The Impact of a Pre-End Stage Renal Disease Education Intervention on Central Venous Catheter Placement in Those Initiating Dialysis: A Quality Improvement Project Public Deposited

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  • March 19, 2019
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  • Boykin, Heather
    • Affiliation: School of Nursing
Abstract
  • Chronic kidney disease (CKD) continues to be a growing public health problem. Education focused on time-sensitive objectives, specifically vascular access preparation for dialysis, must be addressed to avoid unnecessary complications and poor outcomes. Therefore, the purpose of this project was to study the potential impact of a patient education intervention to decrease the placement of central venous catheters in patients initiating dialysis. The project focused specifically on informing and encouraging patients, through education, to plan for and obtain optimal methods of vascular access in advance of the need for hemodialysis. Ten adult patients with CKD in stage four or five were recruited through an outpatient nephrology office. Individuals participated in a face-to-face, one hour, pre-established education session provided by an expert nurse practitioner, and structured based upon the Centers for Medicare and Medicaid standards. Interview-style questionnaires were administered pre-session, immediately after, and four weeks following the education. Outcomes related to the effectiveness of the session and vascular placement were obtained. All participants found the session either `helpful' or `the reason' for decision making regarding dialysis modality choice and access planning. Half commented that the session specifically addressed their knowledge of kidney disease, its progression and treatment options, and risks associated with central venous catheter use. Of the 10 patients, 2 indicated that they had non-catheter access placed prior to the education class; 4 patients were referred for vascular access placement; and 2 patients elected peritoneal dialysis and therefore did not need vascular access placement. A timely, pre-ESRD education session focused on dialysis modality selection and vascular access planning has the potential to reduce central venous catheter placement in those initiating dialysis. Future exploration is needed, on a larger scale, to identify the impact of an education session on patient outcomes.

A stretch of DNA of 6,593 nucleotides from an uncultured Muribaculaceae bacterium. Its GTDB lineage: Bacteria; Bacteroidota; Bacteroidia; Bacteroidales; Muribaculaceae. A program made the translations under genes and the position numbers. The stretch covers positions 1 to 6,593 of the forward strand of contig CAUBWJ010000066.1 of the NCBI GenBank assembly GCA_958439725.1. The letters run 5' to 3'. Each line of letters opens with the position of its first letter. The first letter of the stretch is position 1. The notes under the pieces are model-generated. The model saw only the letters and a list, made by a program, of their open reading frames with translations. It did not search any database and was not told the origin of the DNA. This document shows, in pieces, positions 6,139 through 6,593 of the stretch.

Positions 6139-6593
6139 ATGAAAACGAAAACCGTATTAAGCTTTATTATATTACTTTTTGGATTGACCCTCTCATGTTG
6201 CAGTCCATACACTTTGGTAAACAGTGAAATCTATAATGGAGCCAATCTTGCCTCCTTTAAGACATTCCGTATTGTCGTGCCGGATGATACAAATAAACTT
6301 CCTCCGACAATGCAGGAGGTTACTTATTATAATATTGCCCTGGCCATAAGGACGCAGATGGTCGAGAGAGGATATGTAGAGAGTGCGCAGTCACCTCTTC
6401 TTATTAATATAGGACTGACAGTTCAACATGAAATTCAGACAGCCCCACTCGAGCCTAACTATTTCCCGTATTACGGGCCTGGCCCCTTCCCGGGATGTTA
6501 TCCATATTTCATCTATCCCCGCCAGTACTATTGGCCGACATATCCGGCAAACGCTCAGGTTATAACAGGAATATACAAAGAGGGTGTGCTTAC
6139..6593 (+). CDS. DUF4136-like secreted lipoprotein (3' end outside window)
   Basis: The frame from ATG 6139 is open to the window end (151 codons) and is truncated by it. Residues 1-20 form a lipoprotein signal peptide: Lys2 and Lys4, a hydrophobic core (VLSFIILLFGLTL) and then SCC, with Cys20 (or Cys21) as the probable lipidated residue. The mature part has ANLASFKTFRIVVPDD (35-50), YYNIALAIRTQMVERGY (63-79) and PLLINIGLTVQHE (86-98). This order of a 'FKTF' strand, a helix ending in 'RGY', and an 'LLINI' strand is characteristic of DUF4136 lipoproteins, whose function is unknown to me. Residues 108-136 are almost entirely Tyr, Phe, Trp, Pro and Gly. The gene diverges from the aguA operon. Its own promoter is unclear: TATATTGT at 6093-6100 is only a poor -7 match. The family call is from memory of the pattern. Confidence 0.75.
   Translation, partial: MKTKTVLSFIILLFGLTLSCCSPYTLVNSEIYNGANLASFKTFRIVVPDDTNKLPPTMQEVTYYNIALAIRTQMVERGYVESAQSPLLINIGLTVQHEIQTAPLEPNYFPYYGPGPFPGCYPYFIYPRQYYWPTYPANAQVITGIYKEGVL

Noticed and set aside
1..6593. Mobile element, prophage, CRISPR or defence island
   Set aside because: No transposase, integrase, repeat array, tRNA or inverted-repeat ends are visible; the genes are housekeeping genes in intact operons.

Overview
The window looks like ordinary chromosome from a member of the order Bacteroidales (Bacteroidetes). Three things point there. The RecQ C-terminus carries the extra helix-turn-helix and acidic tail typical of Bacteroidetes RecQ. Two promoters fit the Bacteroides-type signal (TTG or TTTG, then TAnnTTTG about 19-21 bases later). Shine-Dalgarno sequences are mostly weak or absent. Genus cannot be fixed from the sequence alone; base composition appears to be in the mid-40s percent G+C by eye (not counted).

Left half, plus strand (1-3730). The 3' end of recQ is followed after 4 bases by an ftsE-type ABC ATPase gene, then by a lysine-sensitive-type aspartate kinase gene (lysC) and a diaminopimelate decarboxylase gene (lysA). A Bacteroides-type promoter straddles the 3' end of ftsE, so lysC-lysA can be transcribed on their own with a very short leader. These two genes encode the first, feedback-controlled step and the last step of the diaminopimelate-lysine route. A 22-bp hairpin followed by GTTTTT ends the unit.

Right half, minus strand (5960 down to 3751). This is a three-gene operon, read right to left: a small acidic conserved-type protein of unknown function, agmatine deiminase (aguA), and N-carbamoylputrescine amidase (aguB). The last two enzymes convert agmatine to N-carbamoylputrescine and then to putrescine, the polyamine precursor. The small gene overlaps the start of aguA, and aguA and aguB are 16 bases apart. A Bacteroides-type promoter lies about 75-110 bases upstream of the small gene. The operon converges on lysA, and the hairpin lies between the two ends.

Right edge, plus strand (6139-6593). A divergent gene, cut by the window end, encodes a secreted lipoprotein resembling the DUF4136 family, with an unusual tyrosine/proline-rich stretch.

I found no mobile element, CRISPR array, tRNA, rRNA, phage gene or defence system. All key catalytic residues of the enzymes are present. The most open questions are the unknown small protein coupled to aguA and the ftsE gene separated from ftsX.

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  • In Copyright
Advisor
  • Zomorodi, Meg
  • McQueen, Laura
  • Gilet, Connie
Degree granting institution
  • University of North Carolina at Chapel Hill Graduate School
Graduation year
  • 2014
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  • Chapel Hill, NC
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